Format wars have become commonplace in the ever-changing world of technology. From DCC and MD to Blu-ray and HD DVD, people often jump on whichever new technological bandwagon that comes their way. But one format in particular has endured from the 1940s and stands strong to this day.
As an analogue sound storage medium, the Long Play (LP) has achieved cult status with audio purists on the prowl for perfect audio clarity. Like any other luxury hobby, the quest for aural excellence is one akin to that of the Holy Grail and to some, no less valuable. Just take Paul McCartney’s copy of The Quarry Men’s 'That'll Be the Day'/'In Spite of All the Danger' on UK 78–rpm acetate in plain sleeve for example — it is estimated to be worth £200,000. If that sounds steep, even for an original print, consider this — the 25 copies made from the original are said to be worth more than £10,000 each.
The beauty of music doesn’t come from just admirable sound reproduction but also from its medium. When it comes to putting on a record, we prefer to do it in a way that is a little more becoming than just hitting ‘play’ on the trusty iPod. The whole process from loading an LP to the crack of the tone-arm needle falling into place makes the entire aural experience that much more satisfying. After all, why insult the greatest artists of our time by playing their tunes on less than acceptable media?
As homage to these beauties of yesteryear, Billionaire.com brings you a list of glamorous gramophones that have caught our eye. With six brands with different tonal qualities and aesthetics to consider, there's an option for almost every audiophile. These aren’t just turntables — they are head-turners.
The Ultra-modern: TechDAS Air Force One
When it comes to technology, the Japanese have got it right. The TechDAS Air Force One gives you the best of both digital and analogue. And since its launch, it has developed a steady legion of people who swear by it. The tech behind it is what you’d expect from the Mecca of electronics – perfect audio reproduction and a futuristic exterior.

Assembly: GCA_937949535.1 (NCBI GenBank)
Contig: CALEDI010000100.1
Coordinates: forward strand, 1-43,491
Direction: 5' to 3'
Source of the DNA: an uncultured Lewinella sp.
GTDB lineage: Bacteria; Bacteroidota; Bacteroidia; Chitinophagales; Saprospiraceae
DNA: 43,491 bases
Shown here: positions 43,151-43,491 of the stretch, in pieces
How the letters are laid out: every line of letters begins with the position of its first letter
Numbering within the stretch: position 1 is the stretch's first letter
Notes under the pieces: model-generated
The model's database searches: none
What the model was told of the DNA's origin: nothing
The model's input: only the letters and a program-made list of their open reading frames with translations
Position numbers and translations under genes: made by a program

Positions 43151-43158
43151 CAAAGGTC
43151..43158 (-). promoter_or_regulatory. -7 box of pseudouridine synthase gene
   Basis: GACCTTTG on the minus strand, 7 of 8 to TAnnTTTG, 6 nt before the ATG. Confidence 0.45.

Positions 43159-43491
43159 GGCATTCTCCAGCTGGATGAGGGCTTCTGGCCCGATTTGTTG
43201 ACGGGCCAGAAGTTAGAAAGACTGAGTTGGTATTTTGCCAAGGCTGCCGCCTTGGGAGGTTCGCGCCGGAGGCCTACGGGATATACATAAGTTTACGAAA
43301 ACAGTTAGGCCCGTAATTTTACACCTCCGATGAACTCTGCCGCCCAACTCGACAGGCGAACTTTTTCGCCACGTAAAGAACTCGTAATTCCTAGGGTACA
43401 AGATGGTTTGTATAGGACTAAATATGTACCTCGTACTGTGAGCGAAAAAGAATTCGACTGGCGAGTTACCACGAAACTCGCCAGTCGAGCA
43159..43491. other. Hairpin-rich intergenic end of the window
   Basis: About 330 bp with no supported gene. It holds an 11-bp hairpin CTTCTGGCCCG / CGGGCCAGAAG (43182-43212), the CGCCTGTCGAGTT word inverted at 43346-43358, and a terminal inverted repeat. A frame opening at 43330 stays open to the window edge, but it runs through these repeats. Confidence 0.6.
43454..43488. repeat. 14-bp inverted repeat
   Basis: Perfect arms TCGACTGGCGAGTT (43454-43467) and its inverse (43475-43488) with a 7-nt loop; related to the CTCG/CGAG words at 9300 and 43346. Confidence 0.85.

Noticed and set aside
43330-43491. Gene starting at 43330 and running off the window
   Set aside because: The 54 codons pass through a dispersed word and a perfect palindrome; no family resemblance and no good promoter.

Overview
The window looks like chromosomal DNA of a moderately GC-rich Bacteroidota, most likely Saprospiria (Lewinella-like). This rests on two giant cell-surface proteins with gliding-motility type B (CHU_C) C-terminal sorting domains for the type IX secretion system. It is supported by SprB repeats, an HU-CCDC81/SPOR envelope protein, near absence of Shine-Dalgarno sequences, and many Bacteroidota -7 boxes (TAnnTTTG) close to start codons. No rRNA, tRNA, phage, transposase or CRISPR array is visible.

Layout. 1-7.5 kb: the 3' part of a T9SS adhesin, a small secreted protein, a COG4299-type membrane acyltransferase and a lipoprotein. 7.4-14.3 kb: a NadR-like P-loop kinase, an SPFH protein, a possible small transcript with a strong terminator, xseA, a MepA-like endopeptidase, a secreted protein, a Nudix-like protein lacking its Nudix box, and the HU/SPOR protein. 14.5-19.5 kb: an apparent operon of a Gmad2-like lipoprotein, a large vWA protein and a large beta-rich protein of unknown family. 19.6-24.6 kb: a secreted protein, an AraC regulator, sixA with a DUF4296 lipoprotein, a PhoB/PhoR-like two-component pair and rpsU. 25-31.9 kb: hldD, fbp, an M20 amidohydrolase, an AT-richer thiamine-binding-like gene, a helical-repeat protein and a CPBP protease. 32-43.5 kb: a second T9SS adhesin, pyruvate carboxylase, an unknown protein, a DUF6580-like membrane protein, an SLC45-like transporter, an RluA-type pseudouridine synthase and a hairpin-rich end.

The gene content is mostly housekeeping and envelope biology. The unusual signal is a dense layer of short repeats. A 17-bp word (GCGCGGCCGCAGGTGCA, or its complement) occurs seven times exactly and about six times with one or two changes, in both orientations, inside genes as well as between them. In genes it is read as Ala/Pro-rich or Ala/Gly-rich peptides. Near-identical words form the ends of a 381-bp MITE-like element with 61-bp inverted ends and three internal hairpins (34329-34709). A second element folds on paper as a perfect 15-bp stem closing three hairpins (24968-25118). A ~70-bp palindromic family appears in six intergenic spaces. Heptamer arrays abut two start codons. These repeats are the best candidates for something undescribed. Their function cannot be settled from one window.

The Gold Standard: OneDof
The OneDof turntable is one that delivers a listening experience that is pure gold. It lauds itself on being the first to be self-centering in all directions based on a smart fluid technology. Paired with a non-resonant platter bearing, the OneDof is the benchmark for good sound. It also doesn’t hurt that it is plated in 24 carat gold.
The Retro Spinner: Continuum Caliburn
Many hold the Art Deco 1920s through the Modernist ’50s to be the pinnacle design years of the last century. The Continuum Caliburn embraces the sleek looks of that era while reproducing sweet audio quality that will have you swinging like you’re partying at Gatsby’s pad. But just because it looks retro, it doesn’t mean it is any less competent. This phonograph spins just as well as the others on this list.
The Minimalist: Bergmann Audio Sleipner
If you want all the bells and whistles of a gramophone sans overtly grandiose aesthetics, this might suit you better. Bergmann Audio’s Sleipner system is a minimalist’s wet dream — all the mechanical sense, including a floating platter centred with air, in a low-key sleek finish. Bergmann understands that for a certain consumer, the focus should be on the music and not on a turntable’s looks.
The Fantastic Teutonic: Acoustic Signature Ascona
The Germans are masters of engineering, whether they be cars or, in this case, turntables. The Ascona was designed outwards from the carefully designed resonance-free high mass platter. To ensure every piece meets Acoustic Signature’s precision manufacturing standards, the company produces almost every part of the turntable in-house.
The Bold and the Beautiful: Clearaudio Statement
Easily the most beautiful unit in this list, Clearaudio’s entrant makes a strong statement when it comes to producing exceptional turntables. Every aspect of this gramophone has been considered to ensure a piece that is as beautiful as it is aurally excellent. All that’s really needed is finding a space worthy of its presence.